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Sunday, April 29, 2012

Heat in the horseshoe at Nashua aldermen meeting

Wednesday’s Infrastructure Committee meeting saw its fair share of action, but it was more between feuding aldermen than it was about legislation moving along.

Mayor Donnalee Lozeau presented a proposal to spend $1.425 million on 25 Crown Street for a future park and ride and rail station, citing an East Hollis Street master plan that laid out the project.

When Ward 9 Aldermen Dan Moriarty asked to see more information about the plans before voting on the resolution, tension began building.

Lozeau offered links to the city website where Moriarty could read the master plan or track down more data. She suggested that taking in the years worth of data leading to the proposal was like “drinking from the fire hose.”

“It’s quite the opposite,” Moriarty rebuked. “I am thirsty and I am not getting any water.”

Alderman-at-Large Jim Donchess asked whether the board could hold the resolution two weeks longer to get more information to Moriarty, which prompted some reaction from Ward 3 Alderman Diane Sheehan.

“I don’t think that saying, ‘I don’t have information and so I want to hold this up,’ is fair because I think the information is part of doing our homework and being ready for committee,” Sheehan said.

Sheehan said infrastructure has been tabling too much legislation to get more information on things, when she has spent time reviewing master plans and visiting sites to prepare for meetings.

Debate ensued over whether it was reasonable to ask for more time on the resolution.

The board voted to hold the resolution until their next meeting, but the arguing didn’t end there. During a comment period at the end of the night, Moriarty took up the issue again.

Citing his Ph.D. in applied physics, Moriarty said he took offense to people questioning his research skills.

“The requestor of the funds has the burden to make a compelling case,” he added.

Sheehan said she did not mean her comments as a personal attack and offered to point out places Moriarty could go for more information.

“Doing our homework is a responsibility that falls to all of us,” Sheehan said, “And I do my homework and I simply ask that we don’t slow down for those that don’t want to.”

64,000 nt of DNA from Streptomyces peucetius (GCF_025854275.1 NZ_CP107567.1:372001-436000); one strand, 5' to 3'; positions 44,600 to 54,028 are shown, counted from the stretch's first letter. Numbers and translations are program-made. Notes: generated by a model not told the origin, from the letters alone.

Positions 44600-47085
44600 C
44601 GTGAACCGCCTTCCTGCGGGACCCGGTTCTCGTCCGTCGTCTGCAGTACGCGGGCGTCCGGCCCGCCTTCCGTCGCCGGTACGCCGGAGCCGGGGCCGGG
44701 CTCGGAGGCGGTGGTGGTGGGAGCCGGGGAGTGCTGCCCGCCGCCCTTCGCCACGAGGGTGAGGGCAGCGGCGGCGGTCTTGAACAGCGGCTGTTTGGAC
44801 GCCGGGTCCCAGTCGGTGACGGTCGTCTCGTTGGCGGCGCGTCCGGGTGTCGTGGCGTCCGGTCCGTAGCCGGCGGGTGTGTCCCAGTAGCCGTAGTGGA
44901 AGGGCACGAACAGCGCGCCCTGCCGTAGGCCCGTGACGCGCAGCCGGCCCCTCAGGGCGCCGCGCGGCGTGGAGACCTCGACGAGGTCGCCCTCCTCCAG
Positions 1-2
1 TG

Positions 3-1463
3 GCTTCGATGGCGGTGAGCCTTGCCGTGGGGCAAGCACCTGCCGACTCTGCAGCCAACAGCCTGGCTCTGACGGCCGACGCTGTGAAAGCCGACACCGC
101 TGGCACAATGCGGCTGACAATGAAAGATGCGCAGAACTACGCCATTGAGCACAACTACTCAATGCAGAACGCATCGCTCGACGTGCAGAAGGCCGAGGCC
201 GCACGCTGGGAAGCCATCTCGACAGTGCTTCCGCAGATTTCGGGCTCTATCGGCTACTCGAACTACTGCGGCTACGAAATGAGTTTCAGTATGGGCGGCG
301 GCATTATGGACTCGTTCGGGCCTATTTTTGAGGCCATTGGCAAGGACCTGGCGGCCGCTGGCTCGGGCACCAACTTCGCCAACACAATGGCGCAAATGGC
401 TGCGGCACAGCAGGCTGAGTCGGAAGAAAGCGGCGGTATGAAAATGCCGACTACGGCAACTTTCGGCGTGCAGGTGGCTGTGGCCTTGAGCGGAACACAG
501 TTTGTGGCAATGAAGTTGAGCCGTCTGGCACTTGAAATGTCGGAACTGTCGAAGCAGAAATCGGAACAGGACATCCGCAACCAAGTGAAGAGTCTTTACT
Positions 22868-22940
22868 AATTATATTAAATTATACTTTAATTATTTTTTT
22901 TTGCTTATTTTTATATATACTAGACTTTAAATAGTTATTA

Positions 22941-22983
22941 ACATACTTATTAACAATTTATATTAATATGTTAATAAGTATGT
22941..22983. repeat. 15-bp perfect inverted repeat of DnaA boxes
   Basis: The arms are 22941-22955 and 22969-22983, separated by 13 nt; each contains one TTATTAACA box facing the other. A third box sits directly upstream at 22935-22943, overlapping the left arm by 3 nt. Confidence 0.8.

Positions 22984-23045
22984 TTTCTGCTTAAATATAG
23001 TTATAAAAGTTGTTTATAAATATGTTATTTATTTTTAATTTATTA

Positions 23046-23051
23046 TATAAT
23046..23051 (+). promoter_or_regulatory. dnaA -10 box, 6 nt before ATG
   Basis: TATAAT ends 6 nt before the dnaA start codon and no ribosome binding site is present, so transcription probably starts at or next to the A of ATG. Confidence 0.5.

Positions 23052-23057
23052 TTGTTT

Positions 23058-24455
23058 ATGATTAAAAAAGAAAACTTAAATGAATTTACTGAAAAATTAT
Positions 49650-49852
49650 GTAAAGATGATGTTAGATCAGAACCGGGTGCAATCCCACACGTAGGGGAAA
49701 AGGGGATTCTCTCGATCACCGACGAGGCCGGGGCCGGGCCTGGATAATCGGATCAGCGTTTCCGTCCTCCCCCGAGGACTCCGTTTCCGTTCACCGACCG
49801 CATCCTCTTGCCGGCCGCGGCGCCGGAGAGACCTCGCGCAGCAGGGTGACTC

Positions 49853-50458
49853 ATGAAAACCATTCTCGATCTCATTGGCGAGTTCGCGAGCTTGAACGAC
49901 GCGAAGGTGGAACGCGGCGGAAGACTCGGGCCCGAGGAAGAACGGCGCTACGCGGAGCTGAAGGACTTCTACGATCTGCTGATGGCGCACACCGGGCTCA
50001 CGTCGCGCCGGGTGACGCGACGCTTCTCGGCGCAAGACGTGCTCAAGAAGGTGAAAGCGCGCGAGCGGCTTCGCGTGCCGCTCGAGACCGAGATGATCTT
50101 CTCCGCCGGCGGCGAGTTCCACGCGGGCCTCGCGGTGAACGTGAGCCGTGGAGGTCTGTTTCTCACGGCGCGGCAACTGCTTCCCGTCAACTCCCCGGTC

Alderman-at-Large Barbara Pressly, who sat in on the meeting, responded with her own comments, suggesting Sheehan gives “tongue lashings” to board members who disagree with resolutions.

Acting committee Chairman Rick Dowd asked Pressly not to exacerbate the issue, which prompted her to say, “Would you like to muzzle me? I would like to finish.”

“I appreciate the dignity with which you handled that,” Pressly said to Moriarty. “That has been a pattern when someone disagrees or would like to get more information, that’s a pattern from the Ward 3 Alderman. That’s been the style. I hope it stops.”

Board President Brian McCarthy put his two cents in at the end, asking the board to think about their treatment of each other in the horseshoe.

“Frankly at the end of the day, all 15 of us need to be able to discuss things without it being heated, in order for any of this to work … ” McCarthy said. “Any of the blame game stuff and attributing motives to other members of the board, is not going to help the overall sense of the debate. So I would ask all of the members of the board, to step back, do not do that. I wasn’t happy with the exchange that took place basically on either side earlier this evening.”

City garage levelsclosing for striping

Garage line striping will take place Sunday, April 29 and Sunday, May 6, in both the Elm Street and High Street garages.

Garage levels 1 and 2 will be closed from 6 a.m. April 29 through 6 a.m. April 30. Vehicles will need to park on third and roof levels.

Garage levels 3 and roof levels will be closed from 6 a.m. May 6 through 6 a.m. May 7. Vehicles will need to park on first and second levels.

Comcast employees aidNashua organizations

Last Saturday, local Comcast employees gathered to perform community service at the Nashua PAL Youth Safe Haven, Child Advocacy Center and the Humane Society of Greater Nashua as part of the 11th Annual “Comcast Cares Day.”

Over the previous 10 events, Comcast volunteers have dedicated more than 2.1 million hours of service and contributed more than $10.5 million in grants to organizations nationwide.

In Nashua, Comcast employee volunteers joined city leaders in improving the three facilities.

At the Nashua PAL Youth Safe Haven, volunteers spruced up the building and landscaped. At the Child Advocacy Center, volunteers completed spring cleaning. At the Humane Society of Greater Nashua, they planted flower beds and renovated a chicken coop.

The Comcast Foundation will also provide grants to local community partner organizations across the country on behalf of each employee and family member who volunteers on Comcast Cares Day.

Big Brothers Big Sisterslooking for donations

Clean out your closets for spring, as the Big Brother Big Sister Foundation will collect clothing donations door-to-door in Nashua on Monday.

All types of clothing in all sizes will be accepted, along with shoes, accessories, handbags, and small household items.

All donations are tax deductible. To schedule a pick-up, please call 1-800-483-5503 or email

Nashua ... From the Inside was compiled by Staff Writers Maryalice Gill and Cameron Kittle.